EXPLAINER: Why were Japanese abducted by North Korea?

·2 min read

TOKYO (AP) — U.S. President Joe Biden met Monday with families of Japanese citizens abducted by North Korea decades ago to show his support for their efforts to win the return of their loved ones.

The families said Biden talked to each of them and listened to their stories, encouraging them as their hopes were fading because of North Korea's escalating missile sand nuclear development.


Japan says North Korea abducted at least 17 Japanese citizens, possibly many more, during the 1970s and 1980s. Twelve remain missing.

They include school children and others living along Japan's coast. Many were bundled into small boats and taken across the sea to North Korea.


North Korea apparently wanted them to train spies in Japanese language and culture, or to steal their identities so agents could masquerade as Japanese for espionage aimed mainly at South Korea.

After admitting in 2002 that it had abducted 13 Japanese, North Korea apologized and allowed five to return homer. It said eight others had died and denied that the other four entered its territory. It has promised a reinvestigation, but has never announced the results.

Japan says North Korea has refused to send the others home because of concern that they might reveal inconvenient information about the country.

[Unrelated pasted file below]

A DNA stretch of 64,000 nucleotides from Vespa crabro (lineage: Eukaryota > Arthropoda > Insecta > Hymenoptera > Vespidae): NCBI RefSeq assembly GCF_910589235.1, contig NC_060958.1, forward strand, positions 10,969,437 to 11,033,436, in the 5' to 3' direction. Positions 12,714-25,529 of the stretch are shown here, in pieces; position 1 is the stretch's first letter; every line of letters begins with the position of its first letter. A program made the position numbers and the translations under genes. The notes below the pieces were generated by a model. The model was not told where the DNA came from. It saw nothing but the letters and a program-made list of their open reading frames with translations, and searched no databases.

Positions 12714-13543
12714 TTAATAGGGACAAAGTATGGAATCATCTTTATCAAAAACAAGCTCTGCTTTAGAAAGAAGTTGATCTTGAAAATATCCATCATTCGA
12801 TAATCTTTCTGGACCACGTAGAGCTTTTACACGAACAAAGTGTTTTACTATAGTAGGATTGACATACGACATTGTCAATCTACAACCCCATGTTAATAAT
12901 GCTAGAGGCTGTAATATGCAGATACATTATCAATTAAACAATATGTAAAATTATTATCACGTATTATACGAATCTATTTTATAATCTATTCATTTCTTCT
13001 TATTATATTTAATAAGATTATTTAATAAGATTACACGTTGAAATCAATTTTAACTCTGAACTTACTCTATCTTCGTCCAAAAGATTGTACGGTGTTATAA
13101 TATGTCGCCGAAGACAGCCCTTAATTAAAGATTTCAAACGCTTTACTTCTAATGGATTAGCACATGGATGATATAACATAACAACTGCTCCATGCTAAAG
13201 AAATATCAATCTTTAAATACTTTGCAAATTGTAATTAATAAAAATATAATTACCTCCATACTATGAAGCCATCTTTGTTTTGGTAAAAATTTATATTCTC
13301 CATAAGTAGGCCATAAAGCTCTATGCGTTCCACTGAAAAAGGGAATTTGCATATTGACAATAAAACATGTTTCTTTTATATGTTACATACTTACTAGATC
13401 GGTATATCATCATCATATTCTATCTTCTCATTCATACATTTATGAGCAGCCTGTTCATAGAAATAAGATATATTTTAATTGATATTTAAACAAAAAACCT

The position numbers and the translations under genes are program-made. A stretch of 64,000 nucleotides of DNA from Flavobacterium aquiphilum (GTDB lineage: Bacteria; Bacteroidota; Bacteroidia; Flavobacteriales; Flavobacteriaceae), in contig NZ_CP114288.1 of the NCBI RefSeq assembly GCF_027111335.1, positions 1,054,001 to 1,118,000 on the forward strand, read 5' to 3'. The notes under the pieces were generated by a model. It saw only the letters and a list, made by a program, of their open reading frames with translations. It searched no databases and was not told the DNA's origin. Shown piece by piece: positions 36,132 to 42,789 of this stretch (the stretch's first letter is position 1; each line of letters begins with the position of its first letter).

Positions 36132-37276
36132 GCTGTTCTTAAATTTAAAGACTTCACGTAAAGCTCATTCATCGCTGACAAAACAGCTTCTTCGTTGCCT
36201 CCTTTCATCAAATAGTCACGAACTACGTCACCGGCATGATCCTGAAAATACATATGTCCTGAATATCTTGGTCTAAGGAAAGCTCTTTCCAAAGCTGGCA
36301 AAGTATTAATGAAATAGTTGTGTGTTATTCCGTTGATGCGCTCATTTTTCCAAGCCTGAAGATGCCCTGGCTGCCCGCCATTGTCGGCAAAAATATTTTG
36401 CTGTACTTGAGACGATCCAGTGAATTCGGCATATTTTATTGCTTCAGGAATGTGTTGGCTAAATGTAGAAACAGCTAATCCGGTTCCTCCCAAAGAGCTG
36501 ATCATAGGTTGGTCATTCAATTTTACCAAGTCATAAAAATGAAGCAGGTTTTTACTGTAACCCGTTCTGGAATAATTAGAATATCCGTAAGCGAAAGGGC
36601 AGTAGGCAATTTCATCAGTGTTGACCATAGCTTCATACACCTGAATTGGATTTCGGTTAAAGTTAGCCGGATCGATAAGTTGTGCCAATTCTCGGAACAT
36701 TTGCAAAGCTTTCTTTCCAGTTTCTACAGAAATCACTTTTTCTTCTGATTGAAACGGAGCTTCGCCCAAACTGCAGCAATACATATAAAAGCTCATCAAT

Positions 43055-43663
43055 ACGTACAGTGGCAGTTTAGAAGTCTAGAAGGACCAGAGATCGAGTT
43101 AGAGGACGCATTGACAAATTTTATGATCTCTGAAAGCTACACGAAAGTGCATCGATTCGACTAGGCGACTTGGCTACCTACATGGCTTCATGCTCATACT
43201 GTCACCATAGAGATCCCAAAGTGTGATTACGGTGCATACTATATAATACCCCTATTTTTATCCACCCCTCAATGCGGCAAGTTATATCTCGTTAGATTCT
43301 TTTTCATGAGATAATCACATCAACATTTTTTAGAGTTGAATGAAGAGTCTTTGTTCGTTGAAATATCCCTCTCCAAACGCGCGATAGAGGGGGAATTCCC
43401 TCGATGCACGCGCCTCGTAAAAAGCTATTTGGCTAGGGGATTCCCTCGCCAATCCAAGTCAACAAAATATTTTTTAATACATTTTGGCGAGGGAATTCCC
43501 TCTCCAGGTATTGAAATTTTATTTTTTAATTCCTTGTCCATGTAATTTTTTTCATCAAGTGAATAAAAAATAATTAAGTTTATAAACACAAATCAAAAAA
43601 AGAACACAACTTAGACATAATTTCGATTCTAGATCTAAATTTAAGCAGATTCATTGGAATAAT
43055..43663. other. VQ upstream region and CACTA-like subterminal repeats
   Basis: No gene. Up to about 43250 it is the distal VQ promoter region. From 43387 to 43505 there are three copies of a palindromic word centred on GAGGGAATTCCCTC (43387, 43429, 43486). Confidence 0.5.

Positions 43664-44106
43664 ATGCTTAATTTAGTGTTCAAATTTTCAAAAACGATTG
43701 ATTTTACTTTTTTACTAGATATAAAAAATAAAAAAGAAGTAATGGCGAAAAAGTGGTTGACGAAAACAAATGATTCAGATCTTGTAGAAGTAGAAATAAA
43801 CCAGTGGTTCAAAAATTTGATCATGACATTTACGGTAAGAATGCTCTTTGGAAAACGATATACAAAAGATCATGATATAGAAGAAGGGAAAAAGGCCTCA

Koichiro Iizuka, 45, whose mother was abducted in 1978 and was raised by his uncle, said he was “grateful that President Biden sincerely listened to each of our stories" and promised his support.

Sakie Yokota, 86, whose 13-year-old daughter, Megumi, was abducted in 1977 from Japan's northern coast on her way home from school, said Biden kneeled down to listen to her and told her that as a parent who has lost two children he understands her pain. “That really cheered me up,” said Yokota, whose husband died two years ago. “I asked the president for his support so that all of us can have our loved ones back."

Her son, Takuya Yokota, who heads the group of abductees' families, said Biden's show of solidarity gave courage to the families and also highlighted North Korea's human rights violations.


Japan's government has made the issue a political priority and has demanded that North Korea immediately return all the remaining abductees. Japanese Prime Minister Fumio Kishida has said he is willing to meet with North Korean leader Kim Jong Un without preconditions, but there has been no progress.

Many elderly relatives say they’re running out of time to see their loved ones.

Japan and North Korea have no diplomatic ties, and efforts to resolve the issue have largely stalled for nearly a decade due to the North Korea’s nuclear and missile development and Japan's imposition of sanctions in response.

Mari Yamaguchi, The Associated Press

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